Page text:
This is going to be a curiously perverse column: A defense of The New York Times by the conservative editorial page editor of the Washington Times. As a conservative, Republican political operative for almost two decades in Washington, through the 1980s and 1990s, I grew to loathe the liberal editorials, op/eds and partisan analysis pieces in The New York Times. I resented the powerful effect those articles had on the news judgments of broadcast network news (CBS, ABC, NBC), as well as on the rest of the news businesses around the country and across the world.
But even then, I deeply appreciated the depth, quality and comprehensiveness of The New York Times news reporting. Whether I was writing a speech for President Reagan, or otherwise publicly asserting facts about the news of the day, I was always confident that if I read it in the New York Times, it was as accurate as daily news journalism could make it. I cannot recall ever having that confidence misplaced. There are many good news organizations (and many more bad ones). Other newspapers may surpass The New York Times in some aspects of their coverage. But that statement remains as true today as it was 20 years ago, as it was 50 years ago.
With the advent of the Internet, cable news and niche news services, the amount of available assertions of facts has expanded by several magnitudes. But whether any of those millions of asserted facts that are born every day are true and accurate, one cannot know from these new sources. A benchmark of objective reality remains the province of a limited number of long-tested and proven sources of accuracy. The New York Times has been at the pinnacle of that small group of reliable sources. I hope it remains there, because such a status of reliability cannot be built in a day or a year -- or perhaps even in a generation or two. Such quality is the product not only of sustained, large financial investment, but of a tradition of its employees built up over the decades -- and now over the centuries. It is the imbued news consciences of thousands of Times men and women that has consistently produced such quality. Individuals with a deserved sense of pride that they write for the finest newspaper in the world have, over the centuries, made the extra effort that has produced the news we have all relied on. Once destroyed, it will not soon be replaced. There simply will be a gap in the fabric of objective, comprehensive news sources. Conservatives as well as liberals would be the worse for it.
I don't write this to minimize the damage caused by the Jayson Blair incident. The response of New York Times management seems dangerously similar to the response of the Catholic Church hierarchy to their recent scandals. To merely fire the aberrant priest or reporter (and ceremoniously to lash themselves) is to miss the centrality of the scandal. It was the system of management that sheltered such an aberration for so long a time that is the true scandal. And the persistence of such a management system could lead not just to a continuing scandal, but to the downfall of the institution.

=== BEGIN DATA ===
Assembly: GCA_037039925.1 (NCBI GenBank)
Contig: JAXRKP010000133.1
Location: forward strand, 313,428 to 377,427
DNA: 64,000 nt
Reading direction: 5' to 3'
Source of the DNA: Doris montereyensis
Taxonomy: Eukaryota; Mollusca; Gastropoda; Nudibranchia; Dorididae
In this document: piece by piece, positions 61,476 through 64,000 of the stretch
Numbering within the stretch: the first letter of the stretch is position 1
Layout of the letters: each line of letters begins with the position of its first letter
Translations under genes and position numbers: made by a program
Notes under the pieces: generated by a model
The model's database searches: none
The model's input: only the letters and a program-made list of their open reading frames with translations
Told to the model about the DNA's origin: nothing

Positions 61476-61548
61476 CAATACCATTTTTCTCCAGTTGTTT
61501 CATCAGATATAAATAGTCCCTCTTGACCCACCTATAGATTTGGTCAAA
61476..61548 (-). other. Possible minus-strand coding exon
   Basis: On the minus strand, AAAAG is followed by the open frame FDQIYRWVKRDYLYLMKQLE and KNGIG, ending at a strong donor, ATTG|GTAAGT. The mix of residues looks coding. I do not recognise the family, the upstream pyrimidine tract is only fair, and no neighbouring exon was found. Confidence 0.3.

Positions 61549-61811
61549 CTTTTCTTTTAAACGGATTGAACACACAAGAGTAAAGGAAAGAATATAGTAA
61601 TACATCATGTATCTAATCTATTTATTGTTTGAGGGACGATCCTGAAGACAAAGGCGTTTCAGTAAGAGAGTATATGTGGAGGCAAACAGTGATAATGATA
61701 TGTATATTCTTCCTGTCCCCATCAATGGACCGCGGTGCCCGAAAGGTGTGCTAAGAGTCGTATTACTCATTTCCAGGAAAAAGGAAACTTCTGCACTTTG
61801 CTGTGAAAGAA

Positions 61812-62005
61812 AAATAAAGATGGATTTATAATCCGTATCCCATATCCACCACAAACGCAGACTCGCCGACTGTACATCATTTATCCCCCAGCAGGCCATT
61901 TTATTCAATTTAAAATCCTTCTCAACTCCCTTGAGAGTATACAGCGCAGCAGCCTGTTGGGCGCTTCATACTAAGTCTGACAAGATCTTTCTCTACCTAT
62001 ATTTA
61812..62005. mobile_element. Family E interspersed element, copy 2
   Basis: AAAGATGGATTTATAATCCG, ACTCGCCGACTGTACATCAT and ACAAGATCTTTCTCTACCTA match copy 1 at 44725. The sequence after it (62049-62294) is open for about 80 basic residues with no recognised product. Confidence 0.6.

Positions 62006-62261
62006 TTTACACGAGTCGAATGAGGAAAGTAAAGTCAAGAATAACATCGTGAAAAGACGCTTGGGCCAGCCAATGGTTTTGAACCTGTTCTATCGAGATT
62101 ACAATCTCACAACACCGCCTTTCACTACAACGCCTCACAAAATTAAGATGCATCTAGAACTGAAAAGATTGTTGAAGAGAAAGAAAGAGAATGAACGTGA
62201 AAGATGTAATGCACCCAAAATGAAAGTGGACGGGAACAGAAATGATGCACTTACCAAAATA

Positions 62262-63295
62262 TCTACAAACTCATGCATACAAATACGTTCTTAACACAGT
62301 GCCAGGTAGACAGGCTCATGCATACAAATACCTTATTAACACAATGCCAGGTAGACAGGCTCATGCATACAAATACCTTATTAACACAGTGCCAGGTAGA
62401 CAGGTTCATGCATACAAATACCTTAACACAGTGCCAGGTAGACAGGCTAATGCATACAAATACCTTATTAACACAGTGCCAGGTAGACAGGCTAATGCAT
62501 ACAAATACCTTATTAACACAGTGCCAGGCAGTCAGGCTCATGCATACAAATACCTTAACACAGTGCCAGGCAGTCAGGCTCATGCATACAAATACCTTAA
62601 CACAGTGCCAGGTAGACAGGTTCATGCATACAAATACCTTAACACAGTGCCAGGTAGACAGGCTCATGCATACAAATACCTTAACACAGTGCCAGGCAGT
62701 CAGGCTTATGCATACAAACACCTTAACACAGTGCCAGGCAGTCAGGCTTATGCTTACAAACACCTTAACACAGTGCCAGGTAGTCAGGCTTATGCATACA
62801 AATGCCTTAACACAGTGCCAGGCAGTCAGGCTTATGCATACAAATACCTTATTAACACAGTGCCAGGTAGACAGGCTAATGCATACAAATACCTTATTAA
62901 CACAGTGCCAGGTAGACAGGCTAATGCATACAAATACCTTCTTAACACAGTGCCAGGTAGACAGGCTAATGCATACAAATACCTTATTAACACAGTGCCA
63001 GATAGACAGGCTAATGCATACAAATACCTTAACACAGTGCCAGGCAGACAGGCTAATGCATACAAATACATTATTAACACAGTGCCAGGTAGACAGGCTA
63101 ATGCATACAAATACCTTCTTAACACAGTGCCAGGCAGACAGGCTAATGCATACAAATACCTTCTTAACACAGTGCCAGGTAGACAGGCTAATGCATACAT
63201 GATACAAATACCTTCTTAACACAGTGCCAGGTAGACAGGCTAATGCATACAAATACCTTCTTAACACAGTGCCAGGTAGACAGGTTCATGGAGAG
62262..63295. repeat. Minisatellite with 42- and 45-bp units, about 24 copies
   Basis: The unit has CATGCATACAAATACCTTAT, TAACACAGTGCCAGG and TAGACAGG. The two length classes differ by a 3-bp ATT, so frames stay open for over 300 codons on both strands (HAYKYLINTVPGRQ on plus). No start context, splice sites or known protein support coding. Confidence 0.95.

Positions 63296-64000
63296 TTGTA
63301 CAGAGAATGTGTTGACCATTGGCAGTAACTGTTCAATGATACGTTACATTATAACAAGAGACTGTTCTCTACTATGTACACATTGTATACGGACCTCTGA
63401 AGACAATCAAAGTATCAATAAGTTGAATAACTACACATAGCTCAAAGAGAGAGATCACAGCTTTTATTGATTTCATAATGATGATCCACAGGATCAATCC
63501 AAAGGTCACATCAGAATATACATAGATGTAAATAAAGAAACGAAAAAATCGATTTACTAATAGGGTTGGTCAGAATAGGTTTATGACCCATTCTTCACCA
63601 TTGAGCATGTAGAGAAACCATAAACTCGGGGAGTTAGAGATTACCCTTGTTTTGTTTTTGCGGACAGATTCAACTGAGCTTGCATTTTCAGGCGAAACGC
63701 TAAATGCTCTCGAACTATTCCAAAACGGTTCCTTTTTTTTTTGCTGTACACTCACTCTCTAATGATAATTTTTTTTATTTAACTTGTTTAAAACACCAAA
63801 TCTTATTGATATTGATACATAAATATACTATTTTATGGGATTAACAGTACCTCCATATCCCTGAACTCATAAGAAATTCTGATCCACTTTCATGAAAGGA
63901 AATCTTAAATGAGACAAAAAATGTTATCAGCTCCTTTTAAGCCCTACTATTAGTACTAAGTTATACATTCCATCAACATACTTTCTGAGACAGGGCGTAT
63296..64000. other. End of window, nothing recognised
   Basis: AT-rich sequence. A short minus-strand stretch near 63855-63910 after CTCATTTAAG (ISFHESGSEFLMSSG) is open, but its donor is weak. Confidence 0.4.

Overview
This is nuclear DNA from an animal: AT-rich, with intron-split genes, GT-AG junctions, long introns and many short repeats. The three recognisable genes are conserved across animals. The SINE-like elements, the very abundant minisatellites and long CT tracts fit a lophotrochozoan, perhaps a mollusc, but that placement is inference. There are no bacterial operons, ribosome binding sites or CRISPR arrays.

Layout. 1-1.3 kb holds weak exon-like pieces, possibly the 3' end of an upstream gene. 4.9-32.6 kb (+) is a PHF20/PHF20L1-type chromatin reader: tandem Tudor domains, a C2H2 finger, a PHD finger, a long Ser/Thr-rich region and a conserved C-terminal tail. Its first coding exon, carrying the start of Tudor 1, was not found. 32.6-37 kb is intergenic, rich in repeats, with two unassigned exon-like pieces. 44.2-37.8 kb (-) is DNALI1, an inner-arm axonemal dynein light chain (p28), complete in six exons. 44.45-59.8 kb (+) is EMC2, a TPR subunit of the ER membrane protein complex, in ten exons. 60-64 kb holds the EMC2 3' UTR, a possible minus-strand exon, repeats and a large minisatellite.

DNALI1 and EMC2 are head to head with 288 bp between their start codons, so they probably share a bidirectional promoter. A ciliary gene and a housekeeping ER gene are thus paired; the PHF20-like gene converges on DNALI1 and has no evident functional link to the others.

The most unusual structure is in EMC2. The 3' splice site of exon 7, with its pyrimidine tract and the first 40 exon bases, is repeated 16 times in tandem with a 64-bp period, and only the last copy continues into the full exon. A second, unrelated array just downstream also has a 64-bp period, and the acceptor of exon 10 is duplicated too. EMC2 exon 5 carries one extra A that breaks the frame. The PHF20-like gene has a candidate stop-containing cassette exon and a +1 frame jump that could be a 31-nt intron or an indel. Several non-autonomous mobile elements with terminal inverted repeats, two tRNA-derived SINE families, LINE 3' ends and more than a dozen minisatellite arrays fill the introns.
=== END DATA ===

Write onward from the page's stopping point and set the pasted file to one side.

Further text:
Moreover, just as the Catholic Church's scandal brought forth longtime haters of the church to opportunely pile on when the Church was vulnerable, The New York Times' current agony has brought out similar longtime foes to thrash the paper when she is down. Many of them are ill-motivated and should stop before they do irreparable harm. I have heard of phony charges of plagiarism being made against renowned New York Times reporters (whose careful work over the years I am personally familiar with) by low-life news outlets seeking an ill-deserved moment in the media sun. The public should be skeptical of such charges when they stumble across them. The scrutiny under which the New York Times news reporters currently suffer may yield a very few more aberrations (under microscopic observation, few of us in any line of work -- plumber, politician, soldier or doctor -- could be shown to have performed without error all the time). But, my guess is there will be few, if any, such further cases.
New York Times news reporters -- the proud hunters of objective facts -- should continue to stand tall. And their management should clean out the stables immediately -- even if they must sweep themselves out -- for the good of a great and needed institution.
Blankley, who had been suffering from stomach cancer, died Saturday night at Sibley Memorial Hospital in Washington, his wife, Lynda Davis, said Sunday.
In his long career as a political operative and pundit, his most visible role was as a spokesman for and adviser to Gingrich from 1990 to 1997. Gingrich became House Speaker when Republicans took control of the U.S. House of Representatives following the 1994 midterm elections.
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